bring legislation to the Senate floor,
Czwartacki said.
Hasten, R-Ill sent an aide to
talk with Campell last week, but
he, too, has no immediate plans to
allow legislation onto the House
floor. Hasten also has said little
publicly on the topic.
One Republican source, who
spoke on condition of anonymity,
said that on Hasten's recent trip to
Europe, the speaker indicated a
"willingness to work with the pres-
ident if the president wants to con-
sider using ground troops
Clinton has ruled out ground
troops, and the issue had scarcely
surfaced two weeks ago when
Congress still was in town. Since
lawmakers left, there has been an
enormous flow of refugees from
Kosovo, three American service-
men have been captured by
Yugoslav forces and NATO has
widened its bombing campaign
into Belgrade.
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CAROLINA
UNIVERSITY
Don't miss this-
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Thi Eut Caroli
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Carolinian
5
made plans to
lie Senate floor,
em an aide to
last week, but
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ito the House
has said little
n source, who
of anonymity,
's recent trip to
er indicated a
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in town. Since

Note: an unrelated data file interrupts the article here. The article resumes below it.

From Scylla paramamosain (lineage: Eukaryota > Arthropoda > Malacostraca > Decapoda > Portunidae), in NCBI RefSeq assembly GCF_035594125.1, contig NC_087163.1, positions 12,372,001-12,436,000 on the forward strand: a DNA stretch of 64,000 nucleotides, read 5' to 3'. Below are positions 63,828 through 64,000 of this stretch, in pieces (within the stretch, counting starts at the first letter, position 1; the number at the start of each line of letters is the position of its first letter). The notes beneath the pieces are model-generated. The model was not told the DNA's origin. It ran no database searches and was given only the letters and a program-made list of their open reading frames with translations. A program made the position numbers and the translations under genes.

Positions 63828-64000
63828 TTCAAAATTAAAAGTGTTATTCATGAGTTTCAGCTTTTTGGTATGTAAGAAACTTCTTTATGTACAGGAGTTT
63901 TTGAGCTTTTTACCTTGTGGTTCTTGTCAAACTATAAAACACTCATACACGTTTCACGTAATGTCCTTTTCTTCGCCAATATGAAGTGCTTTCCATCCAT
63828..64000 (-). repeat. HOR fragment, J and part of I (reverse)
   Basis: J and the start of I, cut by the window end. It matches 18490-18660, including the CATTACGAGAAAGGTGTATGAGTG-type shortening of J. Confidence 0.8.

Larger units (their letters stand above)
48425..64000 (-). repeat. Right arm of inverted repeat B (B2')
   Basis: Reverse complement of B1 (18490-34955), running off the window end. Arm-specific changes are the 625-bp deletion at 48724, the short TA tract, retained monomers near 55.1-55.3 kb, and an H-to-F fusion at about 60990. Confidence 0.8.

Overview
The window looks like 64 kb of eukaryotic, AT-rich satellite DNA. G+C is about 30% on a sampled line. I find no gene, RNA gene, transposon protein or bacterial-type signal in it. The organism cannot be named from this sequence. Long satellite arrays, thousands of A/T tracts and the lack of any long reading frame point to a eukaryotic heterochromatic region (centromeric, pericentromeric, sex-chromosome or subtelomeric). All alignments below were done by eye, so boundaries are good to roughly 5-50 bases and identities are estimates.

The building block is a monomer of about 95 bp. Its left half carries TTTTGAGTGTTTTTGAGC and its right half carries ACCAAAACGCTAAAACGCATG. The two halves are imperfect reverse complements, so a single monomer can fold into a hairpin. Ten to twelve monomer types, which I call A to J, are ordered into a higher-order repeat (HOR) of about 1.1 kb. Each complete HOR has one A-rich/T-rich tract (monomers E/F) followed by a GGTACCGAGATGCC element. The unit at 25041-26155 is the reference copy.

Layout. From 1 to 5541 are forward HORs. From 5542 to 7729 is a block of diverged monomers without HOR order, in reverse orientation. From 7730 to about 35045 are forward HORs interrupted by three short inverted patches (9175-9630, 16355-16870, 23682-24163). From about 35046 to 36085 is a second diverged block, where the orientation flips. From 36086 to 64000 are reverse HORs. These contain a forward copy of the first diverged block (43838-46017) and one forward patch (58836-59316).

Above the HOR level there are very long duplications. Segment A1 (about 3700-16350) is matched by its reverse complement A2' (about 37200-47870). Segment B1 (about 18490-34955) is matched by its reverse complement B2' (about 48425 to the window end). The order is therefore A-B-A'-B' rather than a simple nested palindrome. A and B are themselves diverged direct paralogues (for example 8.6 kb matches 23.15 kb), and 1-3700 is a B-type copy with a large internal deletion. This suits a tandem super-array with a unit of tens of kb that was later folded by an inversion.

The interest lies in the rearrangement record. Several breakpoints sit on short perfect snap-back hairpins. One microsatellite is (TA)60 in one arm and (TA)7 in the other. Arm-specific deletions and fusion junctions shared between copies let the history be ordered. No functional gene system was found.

"c has been an
refugees from
srican service-
captured by
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eastcarolinian
Amy L.Royster Editor
Amanda G. Austin Managing Editor
Holly Harris NawsEditor
Amy Wagner Aniium Him Editor
Nina Dry Features Editor
Cory Phoenix CatititpiactOnignir
Stephen Schramm Spons Editor
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Chris Knotts StiflWunntor
Michael smith layout Dnajrar
Stephanie Whiti.ock Ad Design Manager
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BOSBY TUCGLE Webmaster
Snwno rha ECU carffltfiilr Mice B2S, la tut Cardmen uublaM 11.000 opiM twrv fjisdty and rrwMlav. Ttw 1a�rt �Jitori�l in aacti aditwri is tt� oo�i
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lanart mould bt Iddranad lo: Opaiion aditor .Tna Ean Cudnun, Studaru Putticationt Buiklflfl. ECU. Graamria. 2Mbft4353 for formation. c�l
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OPINION!
Phillip
Gilfus
Episcopalian sets record straight
sie you nappy witn your liter Do
you feel like you're missing some-
thing? Would you like to be saved?
Have I started scaring you yet?
As I was sitting in my room the
other day, studying intently for a
biology test (and not just itemizing
my Elvis collection), I began to
think about my religion. And I've
decided it's high time I started con-
verting people to it.
Don't worry, I'm not going to
begin preaching dogma. I won't
starting screaming at people and
banishing them to helL.not today
anyway. No, what I'm going to do is
tell everyone how they can become
king or queen of England.
What does the throne of Great